Harriet Rubin, on The Divine Comedy:

We read Shakespeare. Or Proust. Or Homer. We exult in their stories. Dante reads us. He sees not just into his characters’ souls, but into ours. “There are works of art which are beautiful objects and works of art which are keys or passwords admitting one to deeper knowledge, to a finer perception of beauty; Dante’s work is of the second sort,” Pound insisted. He believed Dante’s word had magic.

So do I. It’s like no book I have ever read. I’m getting hung up writing this book because when I re-read some cantos, new insights appear — not insights into the text, strictly speaking, but insights into the problems the text helped me think through. It’s common for readers to discover things in great books that they missed on the first reading, and maybe even things that they missed on the third reading. But the Commedia is different, somehow. There is mystery here, and, well, there is magic.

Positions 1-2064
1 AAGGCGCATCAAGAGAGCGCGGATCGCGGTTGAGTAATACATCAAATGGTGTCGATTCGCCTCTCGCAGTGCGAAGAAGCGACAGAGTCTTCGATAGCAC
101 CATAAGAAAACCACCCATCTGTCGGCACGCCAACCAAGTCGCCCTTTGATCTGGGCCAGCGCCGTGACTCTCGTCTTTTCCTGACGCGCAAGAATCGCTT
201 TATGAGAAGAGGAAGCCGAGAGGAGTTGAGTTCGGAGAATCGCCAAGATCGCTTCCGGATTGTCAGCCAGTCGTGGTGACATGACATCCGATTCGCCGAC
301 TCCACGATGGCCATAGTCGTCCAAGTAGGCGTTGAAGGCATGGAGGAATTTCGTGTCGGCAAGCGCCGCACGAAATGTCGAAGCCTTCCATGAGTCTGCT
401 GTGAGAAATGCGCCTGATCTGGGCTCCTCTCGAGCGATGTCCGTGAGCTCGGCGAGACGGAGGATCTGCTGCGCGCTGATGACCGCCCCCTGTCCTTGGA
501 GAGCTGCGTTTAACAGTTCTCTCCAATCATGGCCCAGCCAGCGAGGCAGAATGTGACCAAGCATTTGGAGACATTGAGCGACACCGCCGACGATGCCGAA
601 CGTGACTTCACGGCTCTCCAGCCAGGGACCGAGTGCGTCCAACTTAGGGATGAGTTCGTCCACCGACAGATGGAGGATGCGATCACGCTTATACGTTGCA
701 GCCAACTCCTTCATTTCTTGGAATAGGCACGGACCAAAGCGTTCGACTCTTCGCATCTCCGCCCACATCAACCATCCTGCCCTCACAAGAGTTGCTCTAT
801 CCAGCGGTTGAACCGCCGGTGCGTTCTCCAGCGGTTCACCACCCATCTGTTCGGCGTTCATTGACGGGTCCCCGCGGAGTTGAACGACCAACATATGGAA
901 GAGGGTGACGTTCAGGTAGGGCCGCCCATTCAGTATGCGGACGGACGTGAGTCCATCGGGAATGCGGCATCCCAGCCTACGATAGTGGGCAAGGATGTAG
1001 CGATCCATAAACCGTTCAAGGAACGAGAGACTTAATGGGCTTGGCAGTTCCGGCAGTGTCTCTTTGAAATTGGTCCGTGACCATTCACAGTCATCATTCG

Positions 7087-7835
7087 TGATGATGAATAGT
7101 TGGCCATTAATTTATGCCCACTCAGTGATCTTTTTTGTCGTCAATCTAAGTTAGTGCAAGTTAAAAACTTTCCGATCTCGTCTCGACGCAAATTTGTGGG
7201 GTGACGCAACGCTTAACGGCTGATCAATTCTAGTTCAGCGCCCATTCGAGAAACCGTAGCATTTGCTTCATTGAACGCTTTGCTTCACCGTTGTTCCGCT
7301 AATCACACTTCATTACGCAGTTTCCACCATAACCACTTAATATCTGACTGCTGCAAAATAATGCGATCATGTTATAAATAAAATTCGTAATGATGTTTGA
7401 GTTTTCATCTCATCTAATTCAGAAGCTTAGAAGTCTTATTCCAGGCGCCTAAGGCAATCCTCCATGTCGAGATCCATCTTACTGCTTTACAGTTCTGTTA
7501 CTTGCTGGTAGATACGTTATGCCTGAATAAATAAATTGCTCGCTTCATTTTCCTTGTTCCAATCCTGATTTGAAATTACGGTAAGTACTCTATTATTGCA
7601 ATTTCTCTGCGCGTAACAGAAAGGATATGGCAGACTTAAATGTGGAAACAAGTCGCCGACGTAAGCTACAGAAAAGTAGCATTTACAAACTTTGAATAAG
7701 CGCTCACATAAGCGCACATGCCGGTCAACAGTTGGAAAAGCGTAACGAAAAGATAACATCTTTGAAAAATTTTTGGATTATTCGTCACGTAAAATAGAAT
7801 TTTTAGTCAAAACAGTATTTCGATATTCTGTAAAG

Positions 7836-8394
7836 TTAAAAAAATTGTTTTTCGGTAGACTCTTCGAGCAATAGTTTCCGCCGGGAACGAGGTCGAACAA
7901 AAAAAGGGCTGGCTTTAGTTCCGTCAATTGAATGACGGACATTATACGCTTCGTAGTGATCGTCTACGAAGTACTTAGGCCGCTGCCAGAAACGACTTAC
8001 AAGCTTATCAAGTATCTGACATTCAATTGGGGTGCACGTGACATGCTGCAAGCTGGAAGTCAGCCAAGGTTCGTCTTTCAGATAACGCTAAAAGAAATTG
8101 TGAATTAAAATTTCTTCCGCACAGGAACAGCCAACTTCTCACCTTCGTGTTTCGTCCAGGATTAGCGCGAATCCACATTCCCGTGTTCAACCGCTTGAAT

Why this is true I do not know. Maybe I will know one day. That it is true, I have no doubt, because I’ve experienced it, and do experience it every day. This book I will be reading for the rest of my life.

Has you ever had this experience with a book or an author? That the work, uncannily, seemed to be reading you? Tell me about it.

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